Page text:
He said the green challenge was also an opportunity "for new markets, for new jobs, new technologies, new exports where companies, universities and social enterprises in Britain can lead the world".
http://news.bbc.co.uk/2/hi/business/6096084.stm
Posted: 30 October 2006 at 14:23

Doug Vining Climate change threatens agriculture

http://news.yahoo.com/s/nm/20061109/wl_nm/un_development_climate_dc_2
CAPE TOWN (Reuters) - Immediate steps are needed to avert a potential catastrophe as climate change dries up water resources in drought affected areas, hitting poor farmers, a United Nations report said on 9 November.
The vast majority of the world's malnourished people, estimated at about 830 million people, are small farmers, herders and farm laborers, pointing to devastating effects from global warning and requiring a tripling of yearly farming aid to poor countries.
Posted: 13 November 2006 at 11:17

Doug Vining Nairobi conference a lot of hot air

THE United Nations conference on climate change, which closed on Friday in Nairobi, was distinguished mainly by its ineffectualness.
http://www.economist.com/daily/columns/greenview/displaystory.cfm?story_id=8192014&fsrc=nwl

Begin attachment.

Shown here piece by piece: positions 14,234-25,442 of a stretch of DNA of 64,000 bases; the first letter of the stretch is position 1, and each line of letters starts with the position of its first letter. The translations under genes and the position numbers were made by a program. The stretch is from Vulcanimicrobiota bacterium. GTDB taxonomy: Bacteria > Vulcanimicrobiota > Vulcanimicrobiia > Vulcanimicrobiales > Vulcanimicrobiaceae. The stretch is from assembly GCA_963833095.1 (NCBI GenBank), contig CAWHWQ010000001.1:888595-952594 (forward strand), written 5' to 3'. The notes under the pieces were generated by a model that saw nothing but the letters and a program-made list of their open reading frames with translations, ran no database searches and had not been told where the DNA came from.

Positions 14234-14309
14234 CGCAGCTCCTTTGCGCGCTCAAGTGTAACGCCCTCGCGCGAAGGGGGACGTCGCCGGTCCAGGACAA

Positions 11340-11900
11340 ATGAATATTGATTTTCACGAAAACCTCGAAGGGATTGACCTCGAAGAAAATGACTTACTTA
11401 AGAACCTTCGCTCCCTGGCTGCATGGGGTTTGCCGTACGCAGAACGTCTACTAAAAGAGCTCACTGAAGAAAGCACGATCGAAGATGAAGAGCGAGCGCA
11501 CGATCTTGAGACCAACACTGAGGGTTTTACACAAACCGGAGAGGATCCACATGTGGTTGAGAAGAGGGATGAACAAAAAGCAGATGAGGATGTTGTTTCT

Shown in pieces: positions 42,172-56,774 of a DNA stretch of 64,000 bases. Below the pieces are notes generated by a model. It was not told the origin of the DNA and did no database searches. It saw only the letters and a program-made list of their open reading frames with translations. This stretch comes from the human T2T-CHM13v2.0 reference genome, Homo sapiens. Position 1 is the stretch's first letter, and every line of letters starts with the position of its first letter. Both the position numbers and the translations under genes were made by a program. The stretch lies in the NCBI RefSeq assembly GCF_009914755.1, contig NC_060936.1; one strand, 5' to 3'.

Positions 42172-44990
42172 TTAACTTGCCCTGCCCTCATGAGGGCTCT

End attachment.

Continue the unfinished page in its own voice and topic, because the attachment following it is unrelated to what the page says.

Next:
Posted: 21 November 2006 at 07:52

Peter Naegeli Subscription

interesting
Posted: 23 November 2006 at 07:27

Willem van der Merwe New Ice Age

I think the date should have been 29 February 2007.
Great publication.
Posted: 2 February 2007 at 10:52

Doug Vining Give it six months

Last Ice Age Took Just SIX Months to Arrive - [Daily Mail] It took just six months for a warm and sunny Europe to be engulfed in ice, according to new research.
http://www.dailymail.co.uk/sciencetech/article-1227990/Ice-Age-took-just-SIX-months-arrive--10-years.html
Posted: 23 November 2009 at 07:10

Wolfgang Grulke How to survive the coming ice age

This was a cover story of Time Magazine in the 1970s. Temperatures had been falling since the 1940s and every climatic disaster was being blamed on "global cooling". During the past decades the fashionable scapegoat has become "global warming" - more and more, it seems, based on flawed evidence. Don't put those wooly hats away just yet!
A FuturesForum post (titled: "How to survive the coming ice age") refers to this MindBullet. The full FuturesForum post can be read here: http://www.futureworld.org/PublicZone/FuturesForum/BlogDetails.aspx?PostID=707b86f8-8bd3-4bd7-8960-7f5147f3e007
Posted: 17 March 2013 at 14:24